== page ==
Video of On Violence by Federico Reuben, for piano, live electronics and interactive score.
Performed by Rei Nakamura
This composition is inspired by Slavoj Žižek’s book Violence, in which he categorizes violence into two main types: subjective and objective violence.
Subjective violence is clearly identifiable by an agent, for example acts of terror or crime, and it is perceived as a clear interruption of the normal state of things. On the other hand, objective violence is violence that is inherent in the social fabric and is hard to see and experience for the advantaged classes or countries.
What Žižek argues is that objective violence is inherent within social “balance” and it is objective violence which triggers acts of subjective violence. Furthermore, Žižek identifies two types of objective violence: symbolic and systematic violence. Systematic violence is manifested through our economic and political systems which, in order to give the idea of a normal smooth running of things, exert systematic violence on large groups of people. Symbolic violence is related to and included within systematic violence but is specifically expressed through language (and other symbolic systems like music). Žižek goes further to argue that the forms of symbolic violence are actually based on and manifested by the symbolic systems themselves.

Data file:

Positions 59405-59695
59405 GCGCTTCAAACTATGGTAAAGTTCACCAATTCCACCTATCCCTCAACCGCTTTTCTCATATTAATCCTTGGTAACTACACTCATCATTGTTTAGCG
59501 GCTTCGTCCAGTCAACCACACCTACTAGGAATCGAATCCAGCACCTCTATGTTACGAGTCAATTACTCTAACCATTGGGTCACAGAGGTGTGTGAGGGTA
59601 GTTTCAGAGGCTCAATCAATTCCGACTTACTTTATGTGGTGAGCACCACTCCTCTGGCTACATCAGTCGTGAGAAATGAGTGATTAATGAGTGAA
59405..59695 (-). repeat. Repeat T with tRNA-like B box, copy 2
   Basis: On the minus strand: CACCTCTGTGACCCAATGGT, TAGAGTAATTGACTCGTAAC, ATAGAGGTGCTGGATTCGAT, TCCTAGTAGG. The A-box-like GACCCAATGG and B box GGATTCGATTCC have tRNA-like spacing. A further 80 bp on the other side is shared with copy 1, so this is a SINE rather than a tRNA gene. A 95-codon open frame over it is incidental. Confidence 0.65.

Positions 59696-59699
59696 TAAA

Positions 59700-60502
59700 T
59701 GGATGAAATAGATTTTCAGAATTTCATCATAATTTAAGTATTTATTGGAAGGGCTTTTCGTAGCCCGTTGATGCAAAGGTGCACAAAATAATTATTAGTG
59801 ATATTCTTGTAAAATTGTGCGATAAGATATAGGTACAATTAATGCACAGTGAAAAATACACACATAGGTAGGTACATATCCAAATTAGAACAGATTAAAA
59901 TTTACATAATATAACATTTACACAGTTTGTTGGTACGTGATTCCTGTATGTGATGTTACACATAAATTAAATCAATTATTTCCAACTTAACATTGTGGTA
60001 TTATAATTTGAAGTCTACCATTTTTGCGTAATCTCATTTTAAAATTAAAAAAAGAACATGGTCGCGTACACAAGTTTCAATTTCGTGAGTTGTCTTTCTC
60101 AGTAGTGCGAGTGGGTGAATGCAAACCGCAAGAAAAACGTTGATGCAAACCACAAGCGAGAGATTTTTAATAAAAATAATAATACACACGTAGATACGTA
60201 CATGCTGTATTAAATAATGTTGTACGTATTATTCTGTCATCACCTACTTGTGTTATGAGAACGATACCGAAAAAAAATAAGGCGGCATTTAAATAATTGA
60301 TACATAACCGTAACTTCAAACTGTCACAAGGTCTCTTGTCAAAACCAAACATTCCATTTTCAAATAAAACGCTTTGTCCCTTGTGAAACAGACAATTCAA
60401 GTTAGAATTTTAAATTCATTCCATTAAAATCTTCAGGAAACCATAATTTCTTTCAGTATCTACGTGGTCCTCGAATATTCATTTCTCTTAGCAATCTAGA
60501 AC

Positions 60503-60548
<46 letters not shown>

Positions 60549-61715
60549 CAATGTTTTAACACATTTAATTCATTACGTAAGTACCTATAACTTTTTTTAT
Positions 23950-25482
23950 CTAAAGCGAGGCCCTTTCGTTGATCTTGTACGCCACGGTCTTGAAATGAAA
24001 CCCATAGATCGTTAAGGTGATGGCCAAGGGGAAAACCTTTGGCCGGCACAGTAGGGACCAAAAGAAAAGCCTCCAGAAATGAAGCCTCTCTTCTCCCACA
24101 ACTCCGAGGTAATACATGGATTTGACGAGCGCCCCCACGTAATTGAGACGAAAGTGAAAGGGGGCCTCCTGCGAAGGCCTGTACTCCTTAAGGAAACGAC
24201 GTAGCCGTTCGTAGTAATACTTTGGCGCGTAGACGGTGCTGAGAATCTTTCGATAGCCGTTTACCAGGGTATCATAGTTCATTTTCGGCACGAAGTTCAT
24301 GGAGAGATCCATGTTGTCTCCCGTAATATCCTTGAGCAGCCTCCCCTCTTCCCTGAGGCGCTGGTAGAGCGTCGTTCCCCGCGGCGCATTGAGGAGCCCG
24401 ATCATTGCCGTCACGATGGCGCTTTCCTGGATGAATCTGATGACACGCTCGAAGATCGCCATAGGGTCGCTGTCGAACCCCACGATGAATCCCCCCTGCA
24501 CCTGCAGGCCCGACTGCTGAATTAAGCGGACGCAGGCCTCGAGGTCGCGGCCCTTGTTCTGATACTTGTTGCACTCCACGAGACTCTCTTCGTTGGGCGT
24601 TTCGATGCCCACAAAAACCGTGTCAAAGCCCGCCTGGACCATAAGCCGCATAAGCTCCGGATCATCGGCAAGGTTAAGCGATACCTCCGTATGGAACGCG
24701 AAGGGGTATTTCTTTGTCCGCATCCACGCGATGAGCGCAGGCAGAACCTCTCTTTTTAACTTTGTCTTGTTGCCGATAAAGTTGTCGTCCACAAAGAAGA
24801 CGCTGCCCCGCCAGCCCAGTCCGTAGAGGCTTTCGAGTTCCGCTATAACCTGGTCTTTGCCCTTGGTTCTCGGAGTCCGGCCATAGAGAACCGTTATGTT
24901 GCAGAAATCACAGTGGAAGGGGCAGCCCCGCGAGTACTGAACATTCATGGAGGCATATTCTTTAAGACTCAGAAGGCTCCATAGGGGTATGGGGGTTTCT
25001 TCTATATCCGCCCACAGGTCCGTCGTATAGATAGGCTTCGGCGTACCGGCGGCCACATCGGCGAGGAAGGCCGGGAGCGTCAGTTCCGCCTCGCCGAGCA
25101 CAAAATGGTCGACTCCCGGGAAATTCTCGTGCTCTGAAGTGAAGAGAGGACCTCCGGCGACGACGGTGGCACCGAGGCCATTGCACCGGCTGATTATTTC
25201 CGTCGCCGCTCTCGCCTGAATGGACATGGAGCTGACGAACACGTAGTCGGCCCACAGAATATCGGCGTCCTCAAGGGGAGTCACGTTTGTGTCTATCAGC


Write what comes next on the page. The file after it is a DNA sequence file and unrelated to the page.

On Violence attempts to explore the aesthetics of violence and reflect on the different manifestations of violence categorized by Žižek. It also addresses the potential to use technology as a tool to exert violence and as a form of establishing power relations through its capacity to store, manipulate and transfer information.
Rei Nakamura – piano
Federico Reuben – composition, live electronics, computer programming
Recorded by Holger Steinke
Zentrum für Kunst und Medientechnologie (ZKM)
Immatronics Festival / Piano+, 22/11/2012
Electronic and score quotations/references:
Hitting Metal Samples, Screaming Samples, Hitler Speech, Distorted Electric Guitar Samples, Wagner (Parsifal, Tristan & Isolde), Buxtehude (Praeludium in G Minor, BuxWV 163), Mozart (K.467 Piano Concerto No. 21 in C 1st mov), Top 12 Singles Chart on the day of performance.
Live electronics and interactive score programmed with SuperCollider.
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